According to the EPA’s National Rivers and Streams Assessment, only 26 percent of the country’s waterways are considered to be in good condition for fish; for macroinvertebrates, it’s only 30 percent.
Agriculture is a major water pollution culprit, thanks to runoff from fertilizers and pesticides, increased erosion and development. The EPA found that agriculture is the top known polluter of rivers and streams and a significant polluter of lakes and ponds. But a big new survey from researchers at Oregon State University says it doesn’t have to be that way. The study looked specifically at how agricultural practices can affect these waterways and what low-hanging fruit might be available to lessen the negative effects.
The EPA’s assessment found that 48 percent of water quality impairment in American surface waters is attributable to agriculture. There’s lots of more detailed research on that; the authors of this paper point out previous findings, just for example, that in the Willamette Basin of Oregon, agriculture is responsible for 80 percent of river impairment despite being present for only 30 percent of the length of these waterways.
The researchers reviewed more than 40 individual case studies on the effects of agriculture on water pollution, which are mostly localized, to try to tease out some broader themes and possible solutions. One major issue is that agriculture is tougher to pinpoint and address than, say, a polluting factory. For a factory, pollution comes from one place, and its effects are easy to find and monitor. Agriculture’s effects wash in with rain and irrigation, and occur in comparatively smaller levels over a larger geographic space, making it awfully hard to analyze.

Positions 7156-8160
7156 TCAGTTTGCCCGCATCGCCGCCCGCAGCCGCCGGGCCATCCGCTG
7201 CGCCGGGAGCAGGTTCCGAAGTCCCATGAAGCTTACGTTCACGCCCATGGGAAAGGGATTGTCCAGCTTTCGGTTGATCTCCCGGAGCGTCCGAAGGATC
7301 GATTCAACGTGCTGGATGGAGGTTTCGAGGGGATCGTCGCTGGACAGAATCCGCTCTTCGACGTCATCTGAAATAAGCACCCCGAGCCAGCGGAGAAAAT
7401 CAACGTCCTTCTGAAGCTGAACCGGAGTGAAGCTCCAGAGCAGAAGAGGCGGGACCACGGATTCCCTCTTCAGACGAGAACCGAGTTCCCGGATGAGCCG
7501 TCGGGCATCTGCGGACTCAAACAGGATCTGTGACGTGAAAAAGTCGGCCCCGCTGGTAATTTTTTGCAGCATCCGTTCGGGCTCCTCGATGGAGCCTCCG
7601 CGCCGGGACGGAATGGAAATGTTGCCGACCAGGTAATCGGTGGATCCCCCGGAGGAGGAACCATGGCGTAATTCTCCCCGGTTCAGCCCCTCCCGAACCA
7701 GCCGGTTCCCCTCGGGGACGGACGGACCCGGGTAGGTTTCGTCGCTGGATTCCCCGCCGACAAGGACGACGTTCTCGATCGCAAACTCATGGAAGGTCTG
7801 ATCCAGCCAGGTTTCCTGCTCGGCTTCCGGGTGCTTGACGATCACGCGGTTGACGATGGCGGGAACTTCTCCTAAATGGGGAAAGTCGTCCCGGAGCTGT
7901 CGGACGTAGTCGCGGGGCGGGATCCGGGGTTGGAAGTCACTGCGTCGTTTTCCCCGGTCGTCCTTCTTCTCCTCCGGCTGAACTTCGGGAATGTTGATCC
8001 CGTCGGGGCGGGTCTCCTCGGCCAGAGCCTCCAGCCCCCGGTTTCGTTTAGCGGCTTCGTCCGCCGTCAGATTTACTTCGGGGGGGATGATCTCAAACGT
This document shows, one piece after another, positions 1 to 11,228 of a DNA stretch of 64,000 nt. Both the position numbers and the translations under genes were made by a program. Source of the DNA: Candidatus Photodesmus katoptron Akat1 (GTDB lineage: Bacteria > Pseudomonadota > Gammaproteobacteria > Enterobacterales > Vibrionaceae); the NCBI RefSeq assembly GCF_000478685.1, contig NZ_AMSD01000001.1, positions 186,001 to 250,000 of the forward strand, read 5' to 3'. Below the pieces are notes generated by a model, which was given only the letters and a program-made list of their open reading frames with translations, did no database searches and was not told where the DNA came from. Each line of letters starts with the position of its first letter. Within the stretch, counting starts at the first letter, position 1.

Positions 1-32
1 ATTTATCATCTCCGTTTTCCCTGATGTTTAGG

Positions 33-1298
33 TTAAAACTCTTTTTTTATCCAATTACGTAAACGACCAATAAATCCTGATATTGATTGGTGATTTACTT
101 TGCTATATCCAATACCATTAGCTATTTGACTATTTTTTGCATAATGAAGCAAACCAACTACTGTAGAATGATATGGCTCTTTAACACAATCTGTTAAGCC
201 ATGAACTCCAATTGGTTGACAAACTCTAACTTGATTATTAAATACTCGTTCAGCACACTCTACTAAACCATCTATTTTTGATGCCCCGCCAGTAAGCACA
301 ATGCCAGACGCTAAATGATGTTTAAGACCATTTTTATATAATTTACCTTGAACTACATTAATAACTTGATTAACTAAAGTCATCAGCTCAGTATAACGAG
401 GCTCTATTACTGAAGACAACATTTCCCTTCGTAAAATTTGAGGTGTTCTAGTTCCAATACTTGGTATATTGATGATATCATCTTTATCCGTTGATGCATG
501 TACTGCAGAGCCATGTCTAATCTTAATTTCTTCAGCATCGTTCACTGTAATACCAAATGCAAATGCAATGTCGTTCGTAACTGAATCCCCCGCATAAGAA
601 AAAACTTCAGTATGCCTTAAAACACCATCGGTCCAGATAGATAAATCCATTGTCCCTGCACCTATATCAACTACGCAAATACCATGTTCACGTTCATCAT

There are lots of conclusions and data points from this survey. The paper found that “although the objective of the Clean Water Act (CWA) is to ‘restore and maintain the chemical, physical and biological integrity of the Nation’s waters,’ that will be impossible without controlling agricultural pollution.” The researchers point out that agriculture is exempt from many clean-water discharge regulations, that the EPA lacks the regulatory muscle to create plans that could reduce this pollution and that the existing regulations aren’t nearly sufficient to begin with. (The researchers cite some 1980s Ohio EPA work that found that biological impairment was found in half of the spots where no laws were being broken.)
As for solutions, the researchers note the intense difficulty of passing laws that restrict in any way how farm owners use their land; the Waters of the United States rule, which defines waterways, has been one of the most controversial pieces of legislation in recent American history, and the Biden administration is now struggling with it.
The ideal solutions, say the researchers, would involve more substantial buffer zones: areas along a river’s floodplain, called riparian zones, should be protected, providing some distance between agricultural land and the waterways. The researchers note that this is not an easy task, and it would require a great deal of local outreach to convince landowners that they should not use some of their land for agriculture, but that it could have a dramatic effect. “If you look at the sites that are in good condition, it’s because they’ve had watersheds that are protected and riparian zones that are protected,” said Robert Hughes of OSU in a press release.